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October 04, 1985 - Image 3

Resource type:
The Detroit Jewish News, 1985-10-04

Disclaimer: Computer generated plain text may have errors. Read more about this.

Friday, October 4, 1985 3



ART for your

Introducing .

An Orthodox Feminist's
Jewish Prescription

FREE • .

Consultation in your office.
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Special to The Jewish News

If one is searching for a
modern-day, unencumbered
entry into the real world of the
Orthodox Jewish woman, Blu
Greenberg's latest book, How to

tion, dress, speech, and the

Run a Traditional Jewish
Household (Fireside Book,

Simon and Schuster), should be
required reading. Known
primarily as an Orthodox
feminist, Greenberg's exposition
brings her feminist point of view
and her traditional Jewish bent
into almost perfect harmony.
She will be the featured speaker
at the Jewish Welfare Federa-
tion Women's Division Institute
Day, Oct. 24, a Adat Shalom
Wife of a modern Orthodox
rabbi, Mrs. Greenberg has in
her previous writings come to
grips with the discrepancies be-


She is soft-sell and
very effective at
opening the mind
and heart of the
reader to her ideas.

tween society's move away from
sexism and the perceived secon-
dary role afforded Jewish
woman by Halachah.
With tenderness and sensitiv-
ity this book lays out a complete
and compelling guide for estab-
ishing and maintaining a tradi-
tional (Orthodox) Jewish home.
However, the title 'could be mis-
leading. The work is more than
a "how-to" for observant Jews. It
Can be 'enjoyedL from cover to
cover on its own terms, for it is
loth personal and engaging. The
Warmth and feeling of the
author surface on every page.
Whether she is retelling the
Passover story or describing the
mikveh,- Blu Greenberg's com-
aitment to an love of tradi-
ttonal Judaism makes reading
ker work an energizing experi-
ke. At the same time, for an
*servant Jew wanting to check
this or that special blessing
r a particular moment in
wish life, the book is indis-
While one is absorbing the
7 iiarticulars of how to be an Or-
thodox Jew, one is also learning
out Judaism in general. The
k is a compendium of Jewish
dw, embellished with Jewish
his story and the attitudes which
‘Iriform the observant Jew. So,
although the book is about
ritual, some of-which the author
herself. describes as mundane, it
d' era not lack an element of
spirituality. In addition, Green-
berg presents her subject with
passion, humor and love.
pie text is carefully divided
iota three parts, each offering
tlie. ,main ingredients of Or-
thodox observance, philosophy
and purpose. Part One, "The
Jewish Way," discusses Shabbat,
kashrut, the Laws of Family
Purity, daily prayer and
blessings, parenting and educa-


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In Part Two, entitled "Special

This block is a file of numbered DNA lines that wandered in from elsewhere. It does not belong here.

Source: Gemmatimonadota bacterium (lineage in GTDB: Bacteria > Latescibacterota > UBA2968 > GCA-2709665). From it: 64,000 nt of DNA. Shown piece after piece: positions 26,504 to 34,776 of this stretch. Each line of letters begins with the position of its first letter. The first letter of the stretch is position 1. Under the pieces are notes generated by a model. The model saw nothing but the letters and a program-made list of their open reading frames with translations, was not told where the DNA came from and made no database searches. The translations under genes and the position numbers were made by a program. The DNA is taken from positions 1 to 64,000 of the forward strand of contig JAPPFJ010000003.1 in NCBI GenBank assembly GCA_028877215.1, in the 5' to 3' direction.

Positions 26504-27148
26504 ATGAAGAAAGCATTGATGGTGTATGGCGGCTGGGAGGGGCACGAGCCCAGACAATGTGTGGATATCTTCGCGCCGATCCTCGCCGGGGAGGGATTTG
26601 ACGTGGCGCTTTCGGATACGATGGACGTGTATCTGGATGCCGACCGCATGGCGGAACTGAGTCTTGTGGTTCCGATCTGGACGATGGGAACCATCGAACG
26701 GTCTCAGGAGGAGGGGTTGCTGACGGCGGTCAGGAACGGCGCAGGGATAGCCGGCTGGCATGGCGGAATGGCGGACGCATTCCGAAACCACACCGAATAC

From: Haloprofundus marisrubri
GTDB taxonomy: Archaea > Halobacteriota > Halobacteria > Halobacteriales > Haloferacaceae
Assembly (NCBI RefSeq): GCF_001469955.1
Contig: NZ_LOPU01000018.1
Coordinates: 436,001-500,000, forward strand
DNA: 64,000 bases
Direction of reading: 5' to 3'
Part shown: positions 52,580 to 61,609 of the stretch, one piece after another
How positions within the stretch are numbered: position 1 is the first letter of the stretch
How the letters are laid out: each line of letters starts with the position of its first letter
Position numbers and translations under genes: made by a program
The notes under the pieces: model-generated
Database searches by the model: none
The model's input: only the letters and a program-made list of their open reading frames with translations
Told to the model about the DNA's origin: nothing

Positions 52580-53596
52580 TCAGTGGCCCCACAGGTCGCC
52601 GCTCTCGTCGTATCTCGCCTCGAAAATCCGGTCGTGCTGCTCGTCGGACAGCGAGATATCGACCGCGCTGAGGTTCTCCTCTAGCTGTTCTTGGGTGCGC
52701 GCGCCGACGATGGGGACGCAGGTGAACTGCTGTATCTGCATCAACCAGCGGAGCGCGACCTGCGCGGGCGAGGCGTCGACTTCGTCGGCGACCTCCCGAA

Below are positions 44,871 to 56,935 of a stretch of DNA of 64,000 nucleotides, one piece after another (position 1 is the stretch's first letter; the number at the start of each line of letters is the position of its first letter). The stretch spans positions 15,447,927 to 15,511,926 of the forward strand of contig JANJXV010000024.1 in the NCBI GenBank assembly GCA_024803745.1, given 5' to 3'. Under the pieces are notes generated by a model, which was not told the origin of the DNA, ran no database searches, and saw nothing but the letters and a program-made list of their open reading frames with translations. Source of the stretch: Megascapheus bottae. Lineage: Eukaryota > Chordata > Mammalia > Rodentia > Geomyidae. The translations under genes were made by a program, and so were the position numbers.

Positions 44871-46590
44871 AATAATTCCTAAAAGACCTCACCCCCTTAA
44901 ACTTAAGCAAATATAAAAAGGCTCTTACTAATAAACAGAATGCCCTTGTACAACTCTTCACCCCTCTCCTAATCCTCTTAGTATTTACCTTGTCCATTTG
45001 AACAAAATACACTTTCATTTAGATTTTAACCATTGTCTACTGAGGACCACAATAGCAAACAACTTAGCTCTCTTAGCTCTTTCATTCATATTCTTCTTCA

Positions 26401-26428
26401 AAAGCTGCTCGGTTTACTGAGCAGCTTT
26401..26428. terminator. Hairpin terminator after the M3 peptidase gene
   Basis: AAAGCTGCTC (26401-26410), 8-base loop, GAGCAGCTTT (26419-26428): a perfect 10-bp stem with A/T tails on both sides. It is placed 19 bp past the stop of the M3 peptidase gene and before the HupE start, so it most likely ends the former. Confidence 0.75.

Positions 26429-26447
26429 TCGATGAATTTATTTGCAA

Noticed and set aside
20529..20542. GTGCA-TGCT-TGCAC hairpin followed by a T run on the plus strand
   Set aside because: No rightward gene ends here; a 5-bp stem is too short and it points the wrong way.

Stages of Life," the reader is
enveloped, once again, in
Halachah as the law speaks to
us on marriage, birth, bar That
mitzvah, divorce, death and
mourning. Part Three, called
"Celebrations and Remember-
ing," describes each of the
Jewish holidays, including their
traditional customs and cere-
monies beginning with a discus-
sion of Jewish rhythm. Signific-
antly, this introduction helps
the Jew understand the impor-
tance and place of each holiday
as part of a unified whole.
So convincing is Greenberg,
the reader can feel the pulsating
rhythm while following the
Jewish calendar through the
At the conclusion of the book
there is an additional section
containing mouth-watering tra-
ditional recipes and a glossary
of terms for the uninitiated.
A word about the author's
feminism. As she delves into the
traditions of Orthodoxy, she
misses no opportunity to tell her
readers how Orthodoxy is keep-
ing pace with modernity without
sacrificing authenticity. For
example, a Succot custom is to
hang pictures of Jewish
forefathers on the walls of the
succah. In the last decade people
have begun to ask, "Why not
foremothers?" While Greenberg
has not seen pictures of Sarah,
Rebecca, Rachel and Leah
adorning the succah, she be-
lieves this change will occur.
Greenberg's straightforward ef-
fort to come to terms with
Halachah as it relates to women
is sensitizing and touching, but
it falls short of being totally
With Greenberg one cannot
deny this truth: traditional Jews
are special. They live a special
way, view themselves as unique,
and are viewed by , society as
separate and distinct. Greenberg
venerates the life-style and the
people who are its adherents. In
fact,••Blu Greenberg is un-
ashamedly an apologist. She is .
-also soft-sell and very effective
at opening the mind and heart.
of the reader to her ideas.
Furthermore, Greenberg
suggests no sense of errancy on
the part of non-Orthodox or
non-observant Jews. This is
especially refreshing in these
times when sensitivity to Or-
thodox influence over the reli-
gious life of Israel and the lack
of an overt serious threat to
American Jewry are fostering a
further entrenchment of differ-
ing points of view in the Jewish
• We need Blu Greenberg's
message more than, ever which,
while it is intentionally paroc-
hial, helps us appreciate one an-
other. For. this reason, How to

Run a Traditional Jewish
Household is important reading

for Reform, Conservative, Re-
constructionist and secular
Jews, as well as Orthodox. .




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